Monday, June 8, 2009

My First Century


Every year the Seyboro Cyclists have the Double Century – two hundred miles in a single day. It’s actually four rides one after the other, so, while some hardy souls will ride the entire two hundred miles, others will join in only for one or more loops. (In the last two loops, the addition of fresh legs to take some pulls is welcomed.)
To establish my own credentials – I have ridden the double twice. The first time my goal was to complete my first century. I did so. The second time my goal was to complete the entire double, and I made it. I didn’t finish pretty and I didn’t finish strong, but I did finish.

My First Century

I approached my first century nervously, but feeling okay. I decided to start with the first two loops of the double. That way, if I still felt strong, I could continue to ride the entire ride. The first loop was 65 miles, and the second loop was 55. I finished the 65 mile route feeling really good and set off on the 55 mile route in a good form.
The temperature began to rise. There’s a reason they call if the Sizzling Summer Mileage Marathon, after all. I made my hundred miles, and just a couple of miles later I realized that I was done. My legs just refused to turn the pedals anymore.

We were passing a convenience store as this realization came to me, and I said good-bye to the group and pulled off. I was done, and I knew it.
That’s when things began to get a bit tricky.

I called my wife to come and pick me up, only to find that she wasn’t at home. She was out running errands and would go to the point where the loop was due to finish. I wouldn’t be there. Oh, well. I called a friend who turned out to be occupied and couldn’t help me. All right. That was okay. I could ride back to town. It couldn’t be more than twenty or twenty-five miles.

I climbed into the saddle and took off.
Well, I climbed into the saddle and turned the pedals, anyway. I figure I was doing about eight miles an hour, and I didn’t figure I could keep that up for more than a couple of miles. I got to another convenience store a few miles away and just stopped. I parked myself and my bike next to a phone and started calling home at regular intervals with no result.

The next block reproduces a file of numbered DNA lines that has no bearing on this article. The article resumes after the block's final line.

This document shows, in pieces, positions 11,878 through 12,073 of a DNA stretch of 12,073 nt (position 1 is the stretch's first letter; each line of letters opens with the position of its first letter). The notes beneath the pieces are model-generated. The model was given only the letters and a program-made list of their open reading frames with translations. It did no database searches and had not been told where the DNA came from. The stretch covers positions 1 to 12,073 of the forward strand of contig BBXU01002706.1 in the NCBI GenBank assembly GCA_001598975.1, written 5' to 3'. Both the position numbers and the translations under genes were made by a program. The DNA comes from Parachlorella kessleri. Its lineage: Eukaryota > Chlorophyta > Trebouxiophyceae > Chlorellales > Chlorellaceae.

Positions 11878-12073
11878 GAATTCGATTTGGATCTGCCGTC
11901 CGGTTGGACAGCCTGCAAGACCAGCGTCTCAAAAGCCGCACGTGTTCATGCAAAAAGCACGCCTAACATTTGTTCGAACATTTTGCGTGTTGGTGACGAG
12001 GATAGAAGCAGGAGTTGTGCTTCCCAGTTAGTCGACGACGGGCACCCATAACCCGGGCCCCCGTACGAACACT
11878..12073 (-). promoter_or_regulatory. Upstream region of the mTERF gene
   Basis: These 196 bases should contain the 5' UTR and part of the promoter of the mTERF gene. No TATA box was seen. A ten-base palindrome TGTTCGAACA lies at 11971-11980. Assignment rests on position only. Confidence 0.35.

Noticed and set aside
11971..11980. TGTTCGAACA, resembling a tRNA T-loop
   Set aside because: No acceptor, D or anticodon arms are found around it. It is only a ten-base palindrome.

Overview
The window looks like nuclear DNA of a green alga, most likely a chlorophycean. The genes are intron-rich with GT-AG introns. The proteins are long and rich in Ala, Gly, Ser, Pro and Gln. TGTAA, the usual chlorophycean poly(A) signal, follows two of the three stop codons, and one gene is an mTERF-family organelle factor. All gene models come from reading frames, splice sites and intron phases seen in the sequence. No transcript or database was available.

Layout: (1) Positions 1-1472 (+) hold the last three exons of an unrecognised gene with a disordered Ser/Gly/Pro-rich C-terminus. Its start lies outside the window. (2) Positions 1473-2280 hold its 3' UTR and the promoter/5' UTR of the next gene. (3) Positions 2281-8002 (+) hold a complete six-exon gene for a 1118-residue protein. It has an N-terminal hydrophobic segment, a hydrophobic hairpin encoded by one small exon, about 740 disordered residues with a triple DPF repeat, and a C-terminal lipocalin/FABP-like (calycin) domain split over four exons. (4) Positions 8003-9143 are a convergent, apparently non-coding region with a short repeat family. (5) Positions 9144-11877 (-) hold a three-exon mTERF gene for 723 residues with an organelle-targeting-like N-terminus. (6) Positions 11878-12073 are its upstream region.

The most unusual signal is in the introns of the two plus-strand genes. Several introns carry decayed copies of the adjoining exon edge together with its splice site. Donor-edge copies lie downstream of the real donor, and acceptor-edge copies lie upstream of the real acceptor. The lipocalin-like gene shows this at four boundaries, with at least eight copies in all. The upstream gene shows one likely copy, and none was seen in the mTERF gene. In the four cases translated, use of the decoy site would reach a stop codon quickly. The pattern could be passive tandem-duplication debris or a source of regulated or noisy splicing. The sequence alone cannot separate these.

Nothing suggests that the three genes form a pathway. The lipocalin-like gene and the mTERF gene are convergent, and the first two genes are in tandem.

I had just enough money for one soda, so I got that and drank it and continued my futile use of the phone. I had been sitting there for maybe half an hour when my wife drove past the store where I was sitting. I saw her clearly. Obviously, someone on the ride had told her where I had stopped, so she was headed there. Well, that was okay. She would have to come back right past where I was, so I took my bike and stood right at the side of the road with it. A little while later, she came back and drove right past me without seeing me. I waved and yelled and even jumped up and down a little, but she never noticed me at all. I cannot tell you how tired I was or how it felt to watch that car disappear into the distance.

It would take her twenty minutes at least to get home, so I sat down to wait. Then I started calling again and finally got an answer.
She eventually got back and picked me up and took me home. I was a little annoyed, I must admit, but I was happy to have completed my first century. I figured I’d try the double again next year. More on that later.

Until then, I’ll see you on the road.


  1. I can't wait for your version of your first Double. The look on your completely cadaverous face on the last loop has become a regularly recurring Seyboro topic of long ride chatter.
    Finally, the truth will be told...

  2. I wish you had been there with me this year Ralph! I finished it! The entire 200, but it would have been nice to have had you there by my side, even if for only part of the way. Are you ever going to manage getting back out at least a day a week with us?


  3. Thanks for the congrats! Big props to you for finishing the double! I surprised myself with how good I felt Saturday...maybe a double is in my future, too. I think I'll do another regulary century first to be sure this good feeling thing wasn't just a fluke. ;)